Before we jump into the differences between Geographic and Projected Coordinate Systems, let’s learn about coordinate systems.
In general term, A coordinate system is a method for identifying the location of a point on the earth. The coordinate systems use two numbers— (x and y) or (latitude and longitude) commonly known as a coordinate. These coordinates give the distance between the point and some fixed reference point, called the origin.
Now, depending upon the representation of the surface, the geographic and projected coordinate system serve in two different ways. If you consider the earth as a 3-Dimensional plane, then geographic coordinate system comes into the play whereas if you consider the earth as 2-Dimensional surface, then projected coordinate system comes into play.
Geographic Coordinate System
Consider earth as a 3-Dimensional Spherical Surface (ellipsoid), any location on the earth surface is defined by an angular unit of measure like degrees, prime meridian, and a datum—and this coordinate system is Geographic Coordinate System (GCS). These points are referenced by their longitude (measured east-west) and latitudes (measured north-south). A common choice of coordinates is latitude and longitude. Learn more about Geographic Coordinate System here.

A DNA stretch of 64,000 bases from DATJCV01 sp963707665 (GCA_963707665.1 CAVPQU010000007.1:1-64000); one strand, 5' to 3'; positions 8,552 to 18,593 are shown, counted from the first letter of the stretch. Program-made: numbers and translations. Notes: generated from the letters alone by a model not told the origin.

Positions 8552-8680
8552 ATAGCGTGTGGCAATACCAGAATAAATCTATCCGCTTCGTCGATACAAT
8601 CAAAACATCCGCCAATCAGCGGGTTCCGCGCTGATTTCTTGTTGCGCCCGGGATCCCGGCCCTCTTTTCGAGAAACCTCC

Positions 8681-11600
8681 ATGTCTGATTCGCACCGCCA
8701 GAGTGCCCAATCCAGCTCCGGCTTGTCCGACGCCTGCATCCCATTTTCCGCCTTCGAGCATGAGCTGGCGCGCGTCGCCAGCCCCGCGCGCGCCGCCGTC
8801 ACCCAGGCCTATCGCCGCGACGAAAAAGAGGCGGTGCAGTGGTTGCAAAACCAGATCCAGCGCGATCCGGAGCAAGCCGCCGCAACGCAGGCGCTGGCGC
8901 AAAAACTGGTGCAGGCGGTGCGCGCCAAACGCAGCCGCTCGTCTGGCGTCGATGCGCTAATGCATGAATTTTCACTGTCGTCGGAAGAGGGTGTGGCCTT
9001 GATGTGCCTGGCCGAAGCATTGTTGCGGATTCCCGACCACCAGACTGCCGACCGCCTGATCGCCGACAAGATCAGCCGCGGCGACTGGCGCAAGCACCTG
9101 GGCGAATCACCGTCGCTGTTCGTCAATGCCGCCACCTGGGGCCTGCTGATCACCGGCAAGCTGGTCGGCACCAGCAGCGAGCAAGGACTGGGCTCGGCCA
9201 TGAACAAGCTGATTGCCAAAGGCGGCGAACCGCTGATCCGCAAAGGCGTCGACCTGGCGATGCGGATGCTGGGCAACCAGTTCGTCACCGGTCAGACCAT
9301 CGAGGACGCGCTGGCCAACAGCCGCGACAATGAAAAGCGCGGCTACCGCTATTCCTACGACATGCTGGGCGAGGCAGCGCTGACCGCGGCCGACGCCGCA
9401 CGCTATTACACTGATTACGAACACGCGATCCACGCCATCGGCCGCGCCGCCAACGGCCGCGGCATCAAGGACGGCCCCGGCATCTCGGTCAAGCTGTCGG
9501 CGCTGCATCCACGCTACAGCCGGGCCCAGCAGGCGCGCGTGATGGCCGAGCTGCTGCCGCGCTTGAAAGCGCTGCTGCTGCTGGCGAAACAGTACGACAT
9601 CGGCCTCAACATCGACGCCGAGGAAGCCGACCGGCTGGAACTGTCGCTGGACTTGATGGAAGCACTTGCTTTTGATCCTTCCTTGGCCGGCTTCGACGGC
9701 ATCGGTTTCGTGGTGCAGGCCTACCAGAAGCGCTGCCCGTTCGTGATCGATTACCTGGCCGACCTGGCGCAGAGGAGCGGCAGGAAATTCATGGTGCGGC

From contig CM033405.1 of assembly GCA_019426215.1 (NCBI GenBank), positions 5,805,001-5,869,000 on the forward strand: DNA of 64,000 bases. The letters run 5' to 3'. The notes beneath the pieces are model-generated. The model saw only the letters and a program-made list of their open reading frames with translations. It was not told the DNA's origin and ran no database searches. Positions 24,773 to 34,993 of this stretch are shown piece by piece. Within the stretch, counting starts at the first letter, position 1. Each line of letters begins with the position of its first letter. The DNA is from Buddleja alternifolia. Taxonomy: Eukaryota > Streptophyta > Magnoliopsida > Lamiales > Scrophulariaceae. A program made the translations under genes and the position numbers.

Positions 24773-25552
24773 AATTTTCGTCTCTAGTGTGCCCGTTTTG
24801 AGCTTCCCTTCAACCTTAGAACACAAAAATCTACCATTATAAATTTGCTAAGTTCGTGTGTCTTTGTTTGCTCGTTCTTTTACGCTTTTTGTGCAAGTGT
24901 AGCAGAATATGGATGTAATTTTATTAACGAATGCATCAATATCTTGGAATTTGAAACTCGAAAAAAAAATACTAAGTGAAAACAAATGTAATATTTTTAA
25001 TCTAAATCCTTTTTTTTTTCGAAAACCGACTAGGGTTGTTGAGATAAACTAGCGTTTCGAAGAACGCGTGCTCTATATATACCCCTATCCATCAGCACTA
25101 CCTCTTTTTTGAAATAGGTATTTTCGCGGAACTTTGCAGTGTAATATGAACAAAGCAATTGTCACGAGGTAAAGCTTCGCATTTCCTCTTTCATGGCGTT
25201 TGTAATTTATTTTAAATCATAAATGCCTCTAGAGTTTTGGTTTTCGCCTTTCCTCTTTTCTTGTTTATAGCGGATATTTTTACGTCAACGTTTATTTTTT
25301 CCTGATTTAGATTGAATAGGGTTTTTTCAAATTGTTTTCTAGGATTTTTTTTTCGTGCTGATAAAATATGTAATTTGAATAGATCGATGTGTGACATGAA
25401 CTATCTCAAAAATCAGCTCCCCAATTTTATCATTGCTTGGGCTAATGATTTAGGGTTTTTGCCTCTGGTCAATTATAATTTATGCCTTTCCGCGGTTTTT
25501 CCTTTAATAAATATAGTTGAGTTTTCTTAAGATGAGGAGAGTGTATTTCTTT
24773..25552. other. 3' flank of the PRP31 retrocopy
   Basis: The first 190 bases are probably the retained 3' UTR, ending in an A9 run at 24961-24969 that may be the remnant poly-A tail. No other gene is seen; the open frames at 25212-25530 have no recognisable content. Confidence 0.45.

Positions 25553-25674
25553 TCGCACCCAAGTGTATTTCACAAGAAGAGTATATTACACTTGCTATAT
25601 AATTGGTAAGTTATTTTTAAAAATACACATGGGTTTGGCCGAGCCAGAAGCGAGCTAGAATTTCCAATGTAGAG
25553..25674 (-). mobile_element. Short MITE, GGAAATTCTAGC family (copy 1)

An example is: WGS84 coordinate system with unique EPSG code 4326
Projected Coordinate System
Now convert/project this 3-D ellipsoid into a plane surface, the coordinate system used to represent the earth into 2-D (map) is Projected Coordinate System.
In a projected coordinate system (PCS) you project the geographic coordinate that you have measured, to, for example, a cylinder which you roll out easily on two-dimensional surface (the map). There exist many different projections and we’ll not go in further detail about that here. Learn more about Projected Coordinate System here.
|Geographic Coordinate System||Projected Coordinate System|
|– Deals with earth in 3-D||– Deals with earth in 2-D|
|– Large (area) coverage||– Small (area) Coverage|
|– Easy to identify location in a globe||– Easier to calculate spatial locations and relationships|
|– Less distorted but more difficult to work with||– Easier to work with but quantities like distances and angles are often distorted due to map projection.|
|– Although longitude and latitude can locate exact positions on the surface of the globe, they are not uniform units of measure.||– Projected coordinate system has constant lengths, angles, and areas across the two dimensions|